25. Ch. 6-25 Goodwill Messages: Cards or Personalized Letters? Personalized Thank-You Letter

    26. Ch. 6-26 Be selfless. Discuss the receiver, not the sender. Be specific. Instead of generic statements (You did a good job), include special details (Your marketing strategy to target key customers proved to be outstanding). Tips for Writing Goodwill Messages

    27. Ch. 6-27 Be sincere. Show your honest feelings with conversational, unpretentious language (We're all very proud of your award). Be spontaneous. Strive to make the message natural, fresh, and direct. Avoid canned phrases (If I may be of service, please do not hesitate . . . . ). Tips for Writing Goodwill Messages

    28. Ch. 6-28 Tips for Writing Goodwill Messages Keep the message short. Remember that, although they may be as long as needed, most goodwill messages are fairly short.

    29. Ch. 6-29 Cover three points in gift thank-yous. Identify the gift. Tell why you appreciate it. Explain how you will use it. Writing Thank-Yous

    30. Ch. 6-30 Be sincere in sending thanks for a favor. Tell what the favor means to you. Avoid superlatives and gushiness. Maintain credibility with sincere, simple statements. Writing Thank-Yous

    31. Ch. 6-31 Writing Thank-Yous Offer praise in expressing thanks for hospitality. As appropriate, compliment the following:

    32. Ch. 6-32 Answering Congratulatory Messages Respond to congratulations. Send a brief note expressing your appreciation. Tell how good the message made you feel. Accept praise gracefully. Don't make belittling comments (I'm not really all that good!) to reduce awkwardness or embarrassment.

    33. Ch. 6-33 Refer to the loss or tragedy directly but sensitively. In the first sentence mention the loss and your personal reaction. For deaths, praise the deceased. Describe positive personal characteristics (Howard was a forceful but caring leader). Extending Sympathy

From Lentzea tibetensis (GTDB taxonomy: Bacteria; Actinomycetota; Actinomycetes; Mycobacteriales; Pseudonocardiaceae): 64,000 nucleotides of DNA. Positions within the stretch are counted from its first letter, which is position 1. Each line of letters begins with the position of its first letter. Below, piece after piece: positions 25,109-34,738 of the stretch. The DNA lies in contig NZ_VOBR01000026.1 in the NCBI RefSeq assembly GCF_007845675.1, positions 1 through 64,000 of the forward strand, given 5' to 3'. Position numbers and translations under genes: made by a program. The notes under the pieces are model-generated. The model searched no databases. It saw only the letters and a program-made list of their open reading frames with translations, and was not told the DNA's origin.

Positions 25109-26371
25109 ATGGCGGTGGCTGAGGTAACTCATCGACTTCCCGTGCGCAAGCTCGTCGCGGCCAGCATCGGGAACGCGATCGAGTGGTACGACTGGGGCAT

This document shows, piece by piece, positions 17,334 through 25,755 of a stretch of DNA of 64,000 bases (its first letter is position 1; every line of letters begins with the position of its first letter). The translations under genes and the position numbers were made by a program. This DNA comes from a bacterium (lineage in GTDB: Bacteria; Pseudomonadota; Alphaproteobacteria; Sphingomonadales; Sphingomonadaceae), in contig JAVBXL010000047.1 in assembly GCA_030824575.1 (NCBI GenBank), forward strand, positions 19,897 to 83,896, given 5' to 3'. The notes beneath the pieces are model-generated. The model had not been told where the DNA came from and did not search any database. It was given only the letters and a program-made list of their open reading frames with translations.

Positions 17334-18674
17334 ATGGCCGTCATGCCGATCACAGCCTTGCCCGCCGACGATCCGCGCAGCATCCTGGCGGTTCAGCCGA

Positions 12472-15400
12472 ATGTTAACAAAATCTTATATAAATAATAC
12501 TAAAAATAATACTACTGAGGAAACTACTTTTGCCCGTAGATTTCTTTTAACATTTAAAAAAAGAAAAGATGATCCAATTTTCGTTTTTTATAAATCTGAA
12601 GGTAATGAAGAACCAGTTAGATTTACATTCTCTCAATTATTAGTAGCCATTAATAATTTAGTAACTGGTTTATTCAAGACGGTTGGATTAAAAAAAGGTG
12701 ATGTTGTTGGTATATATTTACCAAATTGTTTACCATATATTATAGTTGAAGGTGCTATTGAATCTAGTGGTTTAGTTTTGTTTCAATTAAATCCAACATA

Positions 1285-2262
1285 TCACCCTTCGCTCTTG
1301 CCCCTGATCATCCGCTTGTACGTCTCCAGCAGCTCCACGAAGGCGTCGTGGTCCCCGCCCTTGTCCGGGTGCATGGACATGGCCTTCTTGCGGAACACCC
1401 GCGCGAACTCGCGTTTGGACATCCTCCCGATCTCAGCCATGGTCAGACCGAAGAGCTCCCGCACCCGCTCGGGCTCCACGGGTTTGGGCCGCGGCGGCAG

34. Ch. 6-34 Extending Sympathy Offer assistance. Suggest your availability, especially if you can do something specific. End on a reassuring, positive note. Perhaps refer to the strength the receiver finds in friends, family, colleagues, or religion.

    35. Ch. 6-35 Example of Welcome Goodwill Letter Dear Mr. Biggs On behalf of Scooters International Co., Ltd., I would like to welcome you as a new customer. I was pleased to learn this morning that you have ordered several dozen scooters from us; and I want you to know that all of our personnel are ready to assist with the filling and shipping of the order. We sincerely appreciate your business, and we will do our best to make your association with us both pleasant and profitable for you. Sincerely

    36. Ch. 6-36 Goodwill LetterThank You or Holiday Letter Dear Mr. Han Happy New Year! We want to start the new year by sending a big thank you for your support this last year. Your business has been very important to us. Enclosed please find our new brochure advertising our various products. You may wish to visit our Web site at http://www.scooter.com for additional information. In the coming year we will do our best to serve you in every way. May the new year be a happy and successful one for you. Sincerely

    37. Ch. 6-37 Congratulations Letter Dear Mrs. Sequin Congratulations on being awarded the Consumer Health Affairs #1 rating for the 200- year. This rating is quite an accomplishment and you deserve it. With this rating you join the ranks of the finest health agencies in the world. The fine health magnet products that you have developed for members the American Association of Retired Persons (AARP) is commendable. Congratulations and best wishes for your continued success. We look forward to working with you in the future. Sincerely

    38. Ch. 6-38

    39. Ch. 6-39 End